At the risk of being characterized as an old fart, WC introduces a sometime feature describing various items of technology that were state of the art in his lifetime, but have also vanished in his lifetime. Think of it as a chronicle of change.
We’ll start with the slide rule. Invented by Reverend William Oughtred in about 1622, who utilized John Napier’s work on logarithms and Edmund Gunter’s work on logarithmic scales, the slide rule was a mechanical analog computer. Slide rules were ubiquitous by the 1960s; one went to the Moon with Buzz Aldrin.
They were indispensable to any science student; WC owned a Simplex1 very like this one, purchased at the old Yukon Office Supply in 1968 for about $40.00, probably $100 adjusted for inflation. It was especially important for Chemistry class; the one time WC forgot to take it to class Prof. Swinehart (yes, really) sprang a pop quiz on us.2
Really, the slide rule was doomed from the moment of the invention of the transistor in 1947. From that point, it was a matter of shrinking the transistor and economies of scale. The pocket calculator – more accurate, faster and it handled the orders of magnitude that the slide rule left to the user – began to supplant the slide rule in the early 1970s. The last slide rule was manufactured by Keuffel & Esser on July 11, 1976. In 1978, WC bought an early HP calculator (an HP 18)3 and his slide rule was consigned to the bottom drawer of his desk. Computer spreadsheets also contributed to the demies of the slide rule.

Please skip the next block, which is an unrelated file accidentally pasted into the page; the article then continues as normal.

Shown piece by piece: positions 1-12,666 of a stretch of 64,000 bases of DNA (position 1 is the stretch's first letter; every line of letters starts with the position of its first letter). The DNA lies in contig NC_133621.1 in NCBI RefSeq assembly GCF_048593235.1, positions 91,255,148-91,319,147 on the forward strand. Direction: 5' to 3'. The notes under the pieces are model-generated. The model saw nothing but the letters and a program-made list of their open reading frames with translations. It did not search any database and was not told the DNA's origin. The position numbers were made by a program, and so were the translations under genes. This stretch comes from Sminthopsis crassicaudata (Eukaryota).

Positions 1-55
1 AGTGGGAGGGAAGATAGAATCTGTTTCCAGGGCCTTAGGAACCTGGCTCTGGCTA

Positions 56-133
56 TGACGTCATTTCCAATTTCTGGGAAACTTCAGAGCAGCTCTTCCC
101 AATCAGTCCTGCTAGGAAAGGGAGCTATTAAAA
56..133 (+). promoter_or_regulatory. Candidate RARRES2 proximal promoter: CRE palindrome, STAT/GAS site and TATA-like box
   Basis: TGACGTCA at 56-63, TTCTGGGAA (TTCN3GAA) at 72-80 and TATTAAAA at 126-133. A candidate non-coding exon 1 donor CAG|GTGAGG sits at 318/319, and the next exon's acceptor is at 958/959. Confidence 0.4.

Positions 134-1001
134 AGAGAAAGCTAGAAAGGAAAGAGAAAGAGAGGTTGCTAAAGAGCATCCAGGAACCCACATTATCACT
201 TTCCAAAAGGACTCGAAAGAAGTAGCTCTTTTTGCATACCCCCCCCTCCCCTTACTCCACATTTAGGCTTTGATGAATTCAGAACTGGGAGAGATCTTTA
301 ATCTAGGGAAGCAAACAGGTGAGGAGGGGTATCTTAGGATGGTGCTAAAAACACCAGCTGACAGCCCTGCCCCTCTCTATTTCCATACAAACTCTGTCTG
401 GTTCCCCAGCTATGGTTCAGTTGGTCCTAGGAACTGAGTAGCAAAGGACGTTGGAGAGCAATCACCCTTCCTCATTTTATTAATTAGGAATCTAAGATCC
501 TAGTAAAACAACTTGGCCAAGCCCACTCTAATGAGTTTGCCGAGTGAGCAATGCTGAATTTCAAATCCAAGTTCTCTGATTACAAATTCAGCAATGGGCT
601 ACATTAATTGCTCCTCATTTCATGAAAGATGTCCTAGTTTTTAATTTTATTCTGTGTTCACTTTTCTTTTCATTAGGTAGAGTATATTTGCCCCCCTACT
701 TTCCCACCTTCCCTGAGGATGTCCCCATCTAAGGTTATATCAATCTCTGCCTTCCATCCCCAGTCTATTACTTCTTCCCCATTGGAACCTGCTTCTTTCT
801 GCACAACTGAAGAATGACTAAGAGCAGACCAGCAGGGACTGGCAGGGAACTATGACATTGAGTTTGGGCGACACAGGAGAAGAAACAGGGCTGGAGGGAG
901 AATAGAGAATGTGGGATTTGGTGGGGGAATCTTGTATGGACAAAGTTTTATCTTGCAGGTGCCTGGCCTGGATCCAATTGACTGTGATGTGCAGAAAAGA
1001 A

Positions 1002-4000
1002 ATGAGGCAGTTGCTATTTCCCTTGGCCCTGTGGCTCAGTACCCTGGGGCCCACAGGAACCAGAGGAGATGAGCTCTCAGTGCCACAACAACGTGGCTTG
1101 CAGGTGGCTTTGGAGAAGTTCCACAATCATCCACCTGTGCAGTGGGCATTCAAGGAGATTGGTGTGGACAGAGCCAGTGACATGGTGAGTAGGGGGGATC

Today they are a collector’s item. There is a collectors’ club, called the Oughtred Society, and a slide rule museum. There’s some irony that calculations leading to the digital pocket calculator were made on the slide rule. From indispensable to completely obsolete in a very few years.
- Fifteen dollars on eBay. ↩
- WC apologizes again to RKY for barging into the dorm room to get that slide rule at an, ah… awkward time for RKY. My mistake. ↩
- WC was an enthusiastic HP programmable calculator user, at one point owning a powerful HP 41C with memory cards, a printer and function cards. It was an expensive habit, and led to even more expensive computer hardware. ↩